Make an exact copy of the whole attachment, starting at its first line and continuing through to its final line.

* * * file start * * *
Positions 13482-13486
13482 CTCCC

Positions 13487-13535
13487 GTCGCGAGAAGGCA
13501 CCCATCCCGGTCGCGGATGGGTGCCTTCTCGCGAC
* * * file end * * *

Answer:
Positions 13482-13486
13482 CTCCC

Positions 13487-13535
13487 GTCGCGAGAAGGCA
13501 CCCATCCCGGTCGCGGATGGGTGCCTTCTCGCGAC